‘I scramed and shouted and all others also woke up, but by then it was too late.’

The bodies of the two fishermen would be handed to relatives after an autopsy at the Medical College Hospital here.

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Loader found dead in container; Suffocation suspected

Posted by Admin on February 14, 2012

Taxi driver found hanging in Ras Al Khaimah

By VM Sathish
Published Sunday, February 12, 2012
An onion loader at the Al Awir Fruits and Vegetable market. A co-worker of his was found dead in a container (File)

A 55-year-old Indian porter found dead inside a massive onion container is likely to have died of suffocation because of the onion odour, the chief of Dubai’s criminal investigation was reported on Monday as saying.

Brigadier Khalil Al Mansoori said the body of worker at Al Awir vegetable market had been handed to the coroner to determine the precise cause of death.

“It was noticed that the dead man had blue signs on the face and lips, which indicate his dead was caused by suffocation because of low oxygen levels,” he said, quoted by the Sharjah-based Arabic language daily ‘Al Khaleej’.

“According to forensic experts, onion inhales oxygen and exhales carbon dioxide, which leads to asphyxia and eventually death.”

Mansoori urged shipping firms not to allow their workers to sleep in loaded containers, adding that he had instructed Rashidiya police to mount an awareness drive for porters to alert them about the risks of sleeping inside containers and other places which lack ventilation.

“We are now awaiting a final forensic report about the exact cause of death of that Indian loader…details will be released later,” he said.

The worker from Tamil Nadu state was found dead inside an onion container on Sunday morning. He had worked till night loading onions in a 40-feet container and decided to sleep inside the container because of the cold weather.


An Indian worker from Tamil Nadu at the Al Awir Fruits and Vegetables Market was found dead inside an onion container on Sunday morning.

The worker, in his 50s, worked till night loading onions in a 40-feet container. Because of the cold weather, he chose to sleep inside the container, partially filled with onions.

According to Dubai Police, the dead man was found on Sunday morning and the cause of death is being investigated. Preliminary reports suggest that he died of carbon dioxide inhalation from the container. His body has been moved to the police morgue.

“Because of the cold weather, many workers who usually sleep on the pavements and under the trees have shifted to containers, which are warmer. It is not known whether the  man died of suffocation after someone closed the container without knowing that someone was sleeping inside,“ said a trader at the vegetable market. “He could have died of carbon dioxide produced by the onions in the locked container,” sources said.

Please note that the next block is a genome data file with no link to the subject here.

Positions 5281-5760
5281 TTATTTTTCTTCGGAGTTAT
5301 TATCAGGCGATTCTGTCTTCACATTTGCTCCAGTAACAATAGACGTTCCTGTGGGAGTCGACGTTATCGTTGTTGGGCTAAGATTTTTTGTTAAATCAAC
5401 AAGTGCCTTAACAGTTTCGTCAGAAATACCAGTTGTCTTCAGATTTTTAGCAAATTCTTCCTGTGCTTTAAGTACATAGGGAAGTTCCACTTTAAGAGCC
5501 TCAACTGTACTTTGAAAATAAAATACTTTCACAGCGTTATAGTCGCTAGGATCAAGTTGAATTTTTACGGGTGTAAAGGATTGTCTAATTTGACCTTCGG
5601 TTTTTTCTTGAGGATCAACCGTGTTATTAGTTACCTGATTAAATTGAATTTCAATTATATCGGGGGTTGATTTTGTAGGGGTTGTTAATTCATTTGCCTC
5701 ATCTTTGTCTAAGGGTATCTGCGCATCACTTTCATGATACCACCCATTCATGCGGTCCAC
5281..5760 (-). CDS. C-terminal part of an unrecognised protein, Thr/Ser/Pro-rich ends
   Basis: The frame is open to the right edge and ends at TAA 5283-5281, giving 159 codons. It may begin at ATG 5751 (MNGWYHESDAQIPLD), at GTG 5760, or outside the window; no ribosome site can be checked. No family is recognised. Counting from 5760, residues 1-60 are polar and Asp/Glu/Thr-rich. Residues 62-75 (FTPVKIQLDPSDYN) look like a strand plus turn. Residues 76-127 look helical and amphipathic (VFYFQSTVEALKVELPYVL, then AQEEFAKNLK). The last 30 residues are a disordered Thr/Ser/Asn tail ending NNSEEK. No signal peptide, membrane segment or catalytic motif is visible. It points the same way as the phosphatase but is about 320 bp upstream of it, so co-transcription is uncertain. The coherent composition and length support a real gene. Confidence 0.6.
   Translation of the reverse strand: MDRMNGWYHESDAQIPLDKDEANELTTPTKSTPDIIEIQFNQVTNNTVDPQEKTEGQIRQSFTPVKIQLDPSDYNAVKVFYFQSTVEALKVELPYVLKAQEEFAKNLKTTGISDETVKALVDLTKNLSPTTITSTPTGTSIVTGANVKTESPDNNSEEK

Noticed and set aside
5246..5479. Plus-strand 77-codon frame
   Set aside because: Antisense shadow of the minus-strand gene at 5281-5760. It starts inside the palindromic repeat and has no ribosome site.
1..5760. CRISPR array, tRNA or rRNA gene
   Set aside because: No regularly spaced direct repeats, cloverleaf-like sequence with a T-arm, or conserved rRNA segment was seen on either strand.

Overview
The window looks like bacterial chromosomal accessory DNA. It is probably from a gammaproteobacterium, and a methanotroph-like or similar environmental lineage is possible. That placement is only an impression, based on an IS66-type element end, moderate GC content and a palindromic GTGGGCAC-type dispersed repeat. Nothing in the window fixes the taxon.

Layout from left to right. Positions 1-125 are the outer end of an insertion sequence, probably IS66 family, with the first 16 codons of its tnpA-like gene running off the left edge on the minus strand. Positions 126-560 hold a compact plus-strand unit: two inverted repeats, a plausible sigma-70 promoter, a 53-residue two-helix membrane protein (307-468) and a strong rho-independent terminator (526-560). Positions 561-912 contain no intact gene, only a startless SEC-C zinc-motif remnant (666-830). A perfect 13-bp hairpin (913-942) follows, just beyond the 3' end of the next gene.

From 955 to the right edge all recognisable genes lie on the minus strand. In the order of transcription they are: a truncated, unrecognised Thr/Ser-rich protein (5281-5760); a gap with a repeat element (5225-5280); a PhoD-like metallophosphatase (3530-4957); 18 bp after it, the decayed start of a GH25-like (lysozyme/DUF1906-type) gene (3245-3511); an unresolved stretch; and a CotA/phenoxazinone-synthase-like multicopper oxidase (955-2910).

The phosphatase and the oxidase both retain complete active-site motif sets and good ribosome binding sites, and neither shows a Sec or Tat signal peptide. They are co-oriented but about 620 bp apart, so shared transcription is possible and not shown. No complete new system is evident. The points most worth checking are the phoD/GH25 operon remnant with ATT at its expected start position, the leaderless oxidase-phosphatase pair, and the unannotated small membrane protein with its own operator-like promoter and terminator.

The worker, who lives in the Hor Al Anz area, chose to sleep in the container rather than travel back to his accommodation and return to work early next morning.

“There are no fixed timings for workers in the fruit and vegetable market. After the market was shifted from Deira to Al Awir. Many workers continued to stay in their old accommodation. They have to work at odd hours, sleep wherever they find temporary shelter and resume work. It is common to see workers sleeping under the trees, on pavements and containers. During the cold season, many workers find it convenient to sleep in containers,” said an Asian worker.

According to sources in the vegetable market, containers with Advanced Fresh Air Management systems allow low levels of oxygen as onions can tolerate up to 10 per cent carbon dioxide which helps reducing sprouting, root growth and decay of the vegetable. By increasing the carbon dioxide level and minimising the ventilation openings, such containers can minimise water loss from onions and build up carbon dioxide levels, which can help to preserve onions.

Taxi driver found dead in RAK

Meanwhile, a 40- year-old Indian taxi driver was found dead on Sunday morning.

Manikuttan, a Keralite from Thiruvananthapuram, was found hanging from the celing at his accommodation in Al Julan area of Ras Al Khaimah.

According to his friends, Manikuttan, who is survived by two children and wife, returned from work and reportedly committed suicide.

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Diwali Celebrations Around the World

Posted by Admin on October 28, 2011

Though Diwali is an Indian festival, it is not limited to only India.

Various other countries celebrate the festival with equal pomp and gaiety as Indians do. The ultimate essence of Diwali, i.e. the triumph of good over evil, is maintained throughout different places and time zones.

Here are some countries of the world that celebrate Diwali.

Diwali Celebrations Around the World